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Develop Your Career Find a Job

6 Interview Skills That Will Get You Hired

interview, interview skills, job search
Brushing up on basic interview skills is always a good idea. / Credit: Interview image via Shutterstock

Interviewing – whether for a new job or a different position with your current employer – can be a nerve-racking experience. You hope that your qualifications speak for themselves, but they may not be enough to make you stand out from a pool of equally talented applicants.

To get noticed, spend time developing a few key interview skills. By learning to form an authentic connection with the interviewer and clearly articulating your value to the company, you will move one step closer to the job you want.

Most people are afraid to ask an interviewer to clarify a question, said Sara Sutton Fell, CEO and founder of job listing website FlexJobs. You might worry that the interviewer will think you weren't paying attention, but ensuring that you thoroughly understand the question can really help you give a thoughtful, relevant response. 

"Try to paraphrase the question and say, 'Is this what you're asking?'" Fell said.

You can also use this as an opportunity to turn the tables on interviewers and ask them questions. By treating the interview like a two-way conversation and asking intelligent and thoughtful questions, candidates can gauge whether the company is a good fit for them, says Dana Leavy-Detrick, certified career coach and founder of Aspyre Solutions.

"Candidates should pose questions that will ultimately provide them with deeper insight into the company's values, cultures and even challenges," she said. For example, candidates can ask interviewers to speak about their own career with the company, describe a typical day, or highlight the qualities that make someone successful with the organization.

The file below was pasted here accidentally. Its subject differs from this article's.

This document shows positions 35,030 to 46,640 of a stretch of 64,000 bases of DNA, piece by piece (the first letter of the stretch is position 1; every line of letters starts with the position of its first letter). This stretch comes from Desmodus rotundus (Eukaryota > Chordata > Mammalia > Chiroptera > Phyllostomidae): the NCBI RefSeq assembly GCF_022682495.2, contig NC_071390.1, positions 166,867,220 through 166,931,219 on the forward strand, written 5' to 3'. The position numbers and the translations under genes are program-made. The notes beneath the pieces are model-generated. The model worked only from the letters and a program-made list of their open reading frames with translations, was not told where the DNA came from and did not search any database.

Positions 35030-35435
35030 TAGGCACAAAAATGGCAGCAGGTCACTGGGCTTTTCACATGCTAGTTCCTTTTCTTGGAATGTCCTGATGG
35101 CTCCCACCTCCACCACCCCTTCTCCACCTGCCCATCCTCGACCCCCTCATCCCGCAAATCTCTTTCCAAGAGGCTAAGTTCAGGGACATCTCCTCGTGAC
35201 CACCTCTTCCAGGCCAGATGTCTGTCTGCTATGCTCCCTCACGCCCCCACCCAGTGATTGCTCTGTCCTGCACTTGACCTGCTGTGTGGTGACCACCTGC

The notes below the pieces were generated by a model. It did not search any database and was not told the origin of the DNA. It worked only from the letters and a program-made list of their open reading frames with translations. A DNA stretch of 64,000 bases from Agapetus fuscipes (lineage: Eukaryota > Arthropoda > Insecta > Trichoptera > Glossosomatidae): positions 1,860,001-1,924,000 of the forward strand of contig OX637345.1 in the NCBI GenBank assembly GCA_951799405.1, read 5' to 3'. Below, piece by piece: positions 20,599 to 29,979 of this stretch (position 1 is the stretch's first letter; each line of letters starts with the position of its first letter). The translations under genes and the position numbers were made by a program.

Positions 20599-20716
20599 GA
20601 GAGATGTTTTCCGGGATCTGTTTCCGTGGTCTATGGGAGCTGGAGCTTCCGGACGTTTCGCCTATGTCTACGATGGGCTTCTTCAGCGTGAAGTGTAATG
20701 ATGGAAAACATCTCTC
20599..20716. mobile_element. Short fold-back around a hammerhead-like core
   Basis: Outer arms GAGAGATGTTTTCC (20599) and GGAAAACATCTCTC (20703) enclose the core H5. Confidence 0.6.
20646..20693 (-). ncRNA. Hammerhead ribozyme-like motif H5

One mistake that many interviewees make is stalling when they don't have an answer ready, or responding with "I don't know." Shon Burton, CEO of social recruiting tool HiringSolved, said that thinking aloud is a good tactic to combat this problem.

"The best approach is to have humble confidence," Burton said. "Repeat the interviewer's question, and work through your thought process out loud. The interviewer may give you a hint if you're actively thinking instead of stalling."

Being mindful of your presence and aware of your body language will help you appear more calm and in control.

"Good nonverbal communication speaks volumes about a candidate," said Jonna Myers, an instructor at the Everett Dobson School of Business at Southwestern Oklahoma State University. "It's something most people don't practice, but it makes it very evident when you're nervous."

Myers recommended conducting mock interviews with a friend or in front of a mirror to practice your eye contact, posture and other body language indicators of confidence.